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Can You Put a Price on Privacy?
Internet users have always had to carefully balance access and privacy. Websites like Facebook, for instance, gather data about their users and sell this to companies who wish to perform highly targeted advertising. It’s why, after you’ve been discussing vacation plans with your Facebook friends, you’ll begin seeing ads for getaways in your Facebook feed. Most people have at least grudgingly agreed to this arrangement — you get free use of these sites in exchange for the data that you share.
Different sites have different guidelines and if you take the time to read the very small print before you hit the “I agree with these terms and conditions” button, you get to have some control over who sees what you do online.
However, a new vote from Congress will mean far less choice in how much of your data is shared and where. Under a recently approved bill, internet service providers (ISPs) will be able to sell your personalized browsing history without your permission or knowledge.
Historically, the FCC has been very protective of consumer data. Information shared over telephone calls, for instance, was considered the property of the consumer and not the carrier.
Under the Obama administration, work was done to extend this sort of protection to consumers’ internet browsing data. The Federal Communications Commission (FCC) drafted rules that would give consumers control over how much of their data ISPs could share.
ISPs would have to ask for explicit permission to share sensitive information such as health or financial details before it could be shared or sold. These protections, passed in October 2016, had not yet gone into effect.
The House, however, quietly passed a bill that would roll back those protections. Under the new law, ISPs would be able to gather information about your browsing habits and sell it. Additionally, the FCC would be banned from making new rules in the future about consumers’ internet privacy.
The Senate approved the bill in mid-March and votes were divided on party lines. Now that the bill has also moved through the House, the only thing standing between us and that new bill is a signature from President Trump. Experts expect that Trump will sign this bill into law.
The bill is a major gift to ISPs who have argued that current rules put them at a disadvantage compared to providers like Google or Facebook. Unlike ISPs, which are regulated by the FCC, companies like Google and Facebook are regulated by the Federal Trade Commission and have looser requirements.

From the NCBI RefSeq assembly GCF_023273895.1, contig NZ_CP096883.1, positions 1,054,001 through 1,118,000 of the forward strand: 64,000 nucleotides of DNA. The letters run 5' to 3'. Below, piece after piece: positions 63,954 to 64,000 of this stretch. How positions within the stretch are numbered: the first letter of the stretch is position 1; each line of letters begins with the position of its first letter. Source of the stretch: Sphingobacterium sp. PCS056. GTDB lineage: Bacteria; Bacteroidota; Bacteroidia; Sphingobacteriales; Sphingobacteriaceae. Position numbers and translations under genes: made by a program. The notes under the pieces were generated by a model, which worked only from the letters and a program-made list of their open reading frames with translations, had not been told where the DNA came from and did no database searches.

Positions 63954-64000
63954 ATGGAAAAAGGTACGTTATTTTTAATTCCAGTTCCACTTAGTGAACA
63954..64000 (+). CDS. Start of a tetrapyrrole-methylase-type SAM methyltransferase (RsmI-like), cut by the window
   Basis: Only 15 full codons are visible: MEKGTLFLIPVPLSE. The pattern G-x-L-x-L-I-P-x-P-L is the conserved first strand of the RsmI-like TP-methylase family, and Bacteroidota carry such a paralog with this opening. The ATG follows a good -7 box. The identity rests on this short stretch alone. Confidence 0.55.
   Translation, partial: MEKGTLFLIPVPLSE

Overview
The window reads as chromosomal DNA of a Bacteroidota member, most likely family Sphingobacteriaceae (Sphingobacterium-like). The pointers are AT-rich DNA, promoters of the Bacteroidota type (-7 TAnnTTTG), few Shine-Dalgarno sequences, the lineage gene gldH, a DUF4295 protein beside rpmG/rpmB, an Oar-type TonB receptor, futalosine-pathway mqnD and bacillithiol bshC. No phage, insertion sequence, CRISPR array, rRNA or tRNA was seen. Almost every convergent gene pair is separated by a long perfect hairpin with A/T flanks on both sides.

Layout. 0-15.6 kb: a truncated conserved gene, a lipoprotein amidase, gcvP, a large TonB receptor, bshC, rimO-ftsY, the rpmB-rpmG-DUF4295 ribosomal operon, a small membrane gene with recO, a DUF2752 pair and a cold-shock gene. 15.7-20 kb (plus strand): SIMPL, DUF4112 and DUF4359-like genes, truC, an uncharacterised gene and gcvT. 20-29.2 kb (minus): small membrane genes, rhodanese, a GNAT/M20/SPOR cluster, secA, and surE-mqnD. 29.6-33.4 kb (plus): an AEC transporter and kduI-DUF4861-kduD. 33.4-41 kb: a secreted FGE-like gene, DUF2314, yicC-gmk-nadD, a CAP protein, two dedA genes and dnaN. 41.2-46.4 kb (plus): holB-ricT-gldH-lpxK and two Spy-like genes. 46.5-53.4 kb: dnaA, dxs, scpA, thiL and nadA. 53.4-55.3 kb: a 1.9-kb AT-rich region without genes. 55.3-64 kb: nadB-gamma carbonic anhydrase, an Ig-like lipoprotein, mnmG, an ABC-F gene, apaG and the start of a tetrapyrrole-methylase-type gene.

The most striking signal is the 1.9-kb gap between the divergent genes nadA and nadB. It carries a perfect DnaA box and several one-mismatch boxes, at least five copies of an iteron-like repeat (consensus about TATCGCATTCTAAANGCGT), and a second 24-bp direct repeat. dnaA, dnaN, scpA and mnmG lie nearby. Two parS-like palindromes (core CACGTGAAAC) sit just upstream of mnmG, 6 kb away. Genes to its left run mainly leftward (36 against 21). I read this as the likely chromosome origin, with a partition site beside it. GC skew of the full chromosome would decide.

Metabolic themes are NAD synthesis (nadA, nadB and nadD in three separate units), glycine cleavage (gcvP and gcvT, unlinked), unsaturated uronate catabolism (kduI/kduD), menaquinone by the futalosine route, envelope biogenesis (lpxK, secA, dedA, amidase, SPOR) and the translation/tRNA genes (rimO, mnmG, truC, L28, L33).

What Changes Under the New Law?
ISPs will now be able to gather and share or sell information about you and your browsing habits. These, in turn, can be used by advertisers to put more targeted ads in front of you during your surfing sessions. Third party networks that currently collect your data also have rules about how it can be used. Facebook, for instance, collects a great deal of data that is made available to those who advertise on their network. However, since they want those advertisers to buy ads on Facebook, they may limit how the data that they sell can be used.
ISPs may use data in the same way. They will offer this browsing info to businesses who want to use it to target ads to you based on your interests as expressed in your search history. ISPs gather huge amounts of information about their users; individuals use the internet to look at their banking and investment statements, results from medical tests and more.
This information will no longer be safeguarded.
Additionally, the FCC, under Trump, has rolled back a requirement that ISPs put “reasonable measures” into place to protect confidential data obtained from their clients. After AT&T was fined for loose security that allowed their employees to steal and sell private information about hundreds of thousands of clients, this is a real risk.
How Can You Safeguard Your Data?
In most cases, you will not be able to opt out unless you choose an ISP that chooses not to gather and sell data. Most areas have monopolies, which means finding another ISP will not be an option for most consumers.
Virtual Private Networks (VPNs) are an option in some cases. These tools mask your IP address, which can help cut down tracking on the part of your ISP. However, some websites may not work correctly when a VPN is in place.
You can choose financial and medical services that encrypt your information. You can also use encryption tools on email to allow less information to be plainly shared.
To protect yourself from the behavioral advertising that currently tracks your moves on third-party websites, look for indications that you are seeing behavioral ads; most, for instance, will have a small “i” in a triangle at the corner when they are served up. Click the icon to opt out.
Finally, let your representatives know how you feel about your online privacy and your browsing data being sold by your ISP. By making your voice heard, you can change minds and affect laws and continue to enjoy the privacy you expect online.